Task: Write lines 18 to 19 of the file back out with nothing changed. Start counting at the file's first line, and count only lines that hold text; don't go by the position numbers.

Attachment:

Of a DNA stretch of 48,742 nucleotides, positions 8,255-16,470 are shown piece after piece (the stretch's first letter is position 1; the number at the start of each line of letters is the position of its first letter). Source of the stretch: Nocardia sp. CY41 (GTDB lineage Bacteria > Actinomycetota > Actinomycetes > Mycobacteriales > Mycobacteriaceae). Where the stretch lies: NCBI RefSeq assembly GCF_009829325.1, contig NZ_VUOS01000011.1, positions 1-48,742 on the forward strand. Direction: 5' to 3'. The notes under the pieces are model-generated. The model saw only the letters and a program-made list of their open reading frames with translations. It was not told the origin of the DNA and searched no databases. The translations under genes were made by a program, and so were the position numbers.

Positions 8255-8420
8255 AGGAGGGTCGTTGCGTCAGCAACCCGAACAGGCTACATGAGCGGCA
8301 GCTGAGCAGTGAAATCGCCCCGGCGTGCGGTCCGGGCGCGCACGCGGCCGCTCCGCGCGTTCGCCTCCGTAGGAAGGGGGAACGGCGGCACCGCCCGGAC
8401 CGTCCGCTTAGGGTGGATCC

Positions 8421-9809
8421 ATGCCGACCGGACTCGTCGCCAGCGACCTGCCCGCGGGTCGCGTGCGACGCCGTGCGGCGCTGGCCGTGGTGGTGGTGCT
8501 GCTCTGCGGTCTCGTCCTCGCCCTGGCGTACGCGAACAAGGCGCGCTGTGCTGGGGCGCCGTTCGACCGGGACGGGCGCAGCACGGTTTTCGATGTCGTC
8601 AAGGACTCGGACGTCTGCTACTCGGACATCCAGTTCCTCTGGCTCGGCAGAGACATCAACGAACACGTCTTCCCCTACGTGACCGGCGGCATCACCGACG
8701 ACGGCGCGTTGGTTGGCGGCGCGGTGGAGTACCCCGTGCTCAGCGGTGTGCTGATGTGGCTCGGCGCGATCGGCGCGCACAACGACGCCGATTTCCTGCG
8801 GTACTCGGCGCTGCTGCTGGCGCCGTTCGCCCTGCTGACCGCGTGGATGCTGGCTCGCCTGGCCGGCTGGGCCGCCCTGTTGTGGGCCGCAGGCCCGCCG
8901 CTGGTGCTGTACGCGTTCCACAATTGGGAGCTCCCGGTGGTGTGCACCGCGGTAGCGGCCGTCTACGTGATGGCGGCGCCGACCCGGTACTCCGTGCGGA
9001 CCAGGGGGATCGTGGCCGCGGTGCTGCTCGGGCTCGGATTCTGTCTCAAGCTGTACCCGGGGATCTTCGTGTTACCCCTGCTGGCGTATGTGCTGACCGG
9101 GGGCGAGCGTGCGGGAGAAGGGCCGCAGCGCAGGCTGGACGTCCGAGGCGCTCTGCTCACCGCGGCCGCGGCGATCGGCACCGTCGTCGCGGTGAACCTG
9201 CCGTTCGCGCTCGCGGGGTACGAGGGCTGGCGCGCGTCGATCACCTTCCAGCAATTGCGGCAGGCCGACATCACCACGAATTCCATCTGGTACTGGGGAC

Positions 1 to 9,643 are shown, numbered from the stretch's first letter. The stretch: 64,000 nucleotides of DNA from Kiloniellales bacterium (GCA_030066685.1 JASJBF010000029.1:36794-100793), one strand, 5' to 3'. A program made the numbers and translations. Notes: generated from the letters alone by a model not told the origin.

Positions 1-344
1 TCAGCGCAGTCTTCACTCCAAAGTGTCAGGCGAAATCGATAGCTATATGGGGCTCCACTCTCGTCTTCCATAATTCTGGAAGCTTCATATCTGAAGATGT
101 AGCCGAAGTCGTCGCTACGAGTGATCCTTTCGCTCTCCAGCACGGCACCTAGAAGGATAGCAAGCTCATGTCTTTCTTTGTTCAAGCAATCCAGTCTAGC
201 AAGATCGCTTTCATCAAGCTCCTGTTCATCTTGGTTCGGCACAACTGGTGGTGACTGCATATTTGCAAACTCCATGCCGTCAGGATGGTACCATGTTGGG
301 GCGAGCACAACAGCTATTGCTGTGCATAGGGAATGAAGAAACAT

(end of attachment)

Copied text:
1 TCAGCGCAGTCTTCACTCCAAAGTGTCAGGCGAAATCGATAGCTATATGGGGCTCCACTCTCGTCTTCCATAATTCTGGAAGCTTCATATCTGAAGATGT
101 AGCCGAAGTCGTCGCTACGAGTGATCCTTTCGCTCTCCAGCACGGCACCTAGAAGGATAGCAAGCTCATGTCTTTCTTTGTTCAAGCAATCCAGTCTAGC